Continuing Education for English as a Second Language

Continuing Education Courses and Job Opportunities for ESL Students

For people who do not speak English as their first language, ESL courses are often extremely helpful. These classes are utilized by college students, adult learners, and new immigrants that speak a first language that is not English. They can use these opportunities to practice American conversation or study for the U.S. citizenship or TOEFL exams. Many of these courses can also be found at community colleges, universities, community centers, or other public locations.

The popularity of ESL classes is continuing to grow as more and more immigrants enter the United States. These classes can help participants to find a job, become a U.S. citizen, grow their business, or go to school, and an ESL can typically be found to fit their unique needs.

Typical Night and Weekend ESL Courses

Many of the most popular ESL courses for adult students are offered on the weekends and at night in order to provide flexibility to full time employees and personal obligations. These courses are offered at public libraries, community colleges, and community centers. These classes focus on basic English skills, and lessons are designed to provide information on daily issues such as finding a job, cashing a paycheck, visiting a restaurant, and using public transportation. Some courses may also include topics that will be needed for immigrants to pass the U.S. citizenship test.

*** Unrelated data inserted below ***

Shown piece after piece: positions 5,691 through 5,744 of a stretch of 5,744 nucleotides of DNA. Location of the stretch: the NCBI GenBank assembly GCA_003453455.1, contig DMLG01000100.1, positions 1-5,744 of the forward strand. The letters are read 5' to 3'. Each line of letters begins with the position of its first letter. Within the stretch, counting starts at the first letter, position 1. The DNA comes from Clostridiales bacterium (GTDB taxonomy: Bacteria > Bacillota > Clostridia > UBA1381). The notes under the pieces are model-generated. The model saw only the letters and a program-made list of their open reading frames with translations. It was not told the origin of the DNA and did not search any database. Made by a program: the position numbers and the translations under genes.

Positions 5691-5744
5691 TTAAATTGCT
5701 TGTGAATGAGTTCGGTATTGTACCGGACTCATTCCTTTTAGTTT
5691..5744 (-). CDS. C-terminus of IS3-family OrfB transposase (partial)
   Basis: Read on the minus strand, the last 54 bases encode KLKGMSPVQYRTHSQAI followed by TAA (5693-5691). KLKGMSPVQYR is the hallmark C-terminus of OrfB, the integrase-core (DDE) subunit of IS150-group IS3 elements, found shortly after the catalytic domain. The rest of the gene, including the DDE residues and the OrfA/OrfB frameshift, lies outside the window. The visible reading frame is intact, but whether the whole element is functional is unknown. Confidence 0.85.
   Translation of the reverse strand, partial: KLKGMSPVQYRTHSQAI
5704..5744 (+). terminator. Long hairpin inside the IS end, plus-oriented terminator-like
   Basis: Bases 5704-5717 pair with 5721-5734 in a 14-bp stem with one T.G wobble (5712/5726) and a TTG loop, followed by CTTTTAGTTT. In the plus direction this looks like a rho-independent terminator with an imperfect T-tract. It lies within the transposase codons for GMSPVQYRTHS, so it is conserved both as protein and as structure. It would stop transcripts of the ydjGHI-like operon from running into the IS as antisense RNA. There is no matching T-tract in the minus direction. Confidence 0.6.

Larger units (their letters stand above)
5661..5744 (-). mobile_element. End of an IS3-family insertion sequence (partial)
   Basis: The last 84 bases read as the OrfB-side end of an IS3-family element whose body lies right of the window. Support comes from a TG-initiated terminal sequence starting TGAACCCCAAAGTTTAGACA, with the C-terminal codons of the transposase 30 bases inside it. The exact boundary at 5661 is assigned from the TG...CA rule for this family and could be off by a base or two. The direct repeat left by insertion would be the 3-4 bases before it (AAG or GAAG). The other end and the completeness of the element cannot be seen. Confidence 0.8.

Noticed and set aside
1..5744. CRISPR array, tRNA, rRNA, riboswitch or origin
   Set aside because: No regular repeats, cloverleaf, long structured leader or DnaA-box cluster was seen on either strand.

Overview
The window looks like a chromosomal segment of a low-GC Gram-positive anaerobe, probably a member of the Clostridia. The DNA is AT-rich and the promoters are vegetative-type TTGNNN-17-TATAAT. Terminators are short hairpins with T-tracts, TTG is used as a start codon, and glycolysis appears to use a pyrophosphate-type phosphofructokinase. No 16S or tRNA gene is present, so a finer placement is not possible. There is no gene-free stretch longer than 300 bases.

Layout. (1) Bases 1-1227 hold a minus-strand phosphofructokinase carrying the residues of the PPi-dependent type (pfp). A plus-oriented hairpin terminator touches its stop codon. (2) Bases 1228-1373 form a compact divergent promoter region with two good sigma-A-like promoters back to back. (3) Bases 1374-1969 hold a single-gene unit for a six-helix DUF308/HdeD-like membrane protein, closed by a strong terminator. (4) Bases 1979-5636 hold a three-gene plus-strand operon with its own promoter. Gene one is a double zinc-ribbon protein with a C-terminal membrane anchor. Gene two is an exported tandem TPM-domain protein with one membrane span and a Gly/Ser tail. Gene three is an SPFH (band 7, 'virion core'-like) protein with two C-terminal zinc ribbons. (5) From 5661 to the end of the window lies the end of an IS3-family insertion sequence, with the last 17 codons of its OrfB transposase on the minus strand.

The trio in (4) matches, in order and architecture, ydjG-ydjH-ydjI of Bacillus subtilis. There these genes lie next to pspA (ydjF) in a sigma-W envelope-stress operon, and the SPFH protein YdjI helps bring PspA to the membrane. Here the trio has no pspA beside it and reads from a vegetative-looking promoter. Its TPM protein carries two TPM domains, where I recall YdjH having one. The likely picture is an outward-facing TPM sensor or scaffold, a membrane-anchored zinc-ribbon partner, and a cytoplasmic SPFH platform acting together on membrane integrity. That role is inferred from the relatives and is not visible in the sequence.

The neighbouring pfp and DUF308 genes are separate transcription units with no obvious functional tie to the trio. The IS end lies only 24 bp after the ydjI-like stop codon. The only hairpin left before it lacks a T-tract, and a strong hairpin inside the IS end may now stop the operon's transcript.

Typical Intensive ESL Courses

Intensive ESL courses usually meet for at least 20 hours a week, and they are generally offered at colleges and universities. These courses are specifically designed from foreign students that wish to study in the U.S. The information learned in these classes should allow them to pass the Test of English as a Foreign Language (TOEFL) exam. It was developed by The College Board, and many colleges and universities require a passing score before they will admit international students who come from a country where English is not their primary language.

Typical Conversational ESL Courses

Students that already have some English proficiency by feel they may need extra practice on their English listening and speaking skills may benefit from conversational English courses. These classes may occur in an informal or classroom setting. A popular way for students to learn real world language skills is to gather in social settings or eat out at a restaurant together.

Typical College ESL Courses

Colleges and universities often offer English courses for students who may be struggling with coursework due to language difficulties. These students generally have a good foundation in English, as they would have been required to pass the TOEFL exam, but they may be having problems with specific terminology. Many of the ESL courses may be specific to the subject area, such as English terms in mathematics.

Speak Your Mind

*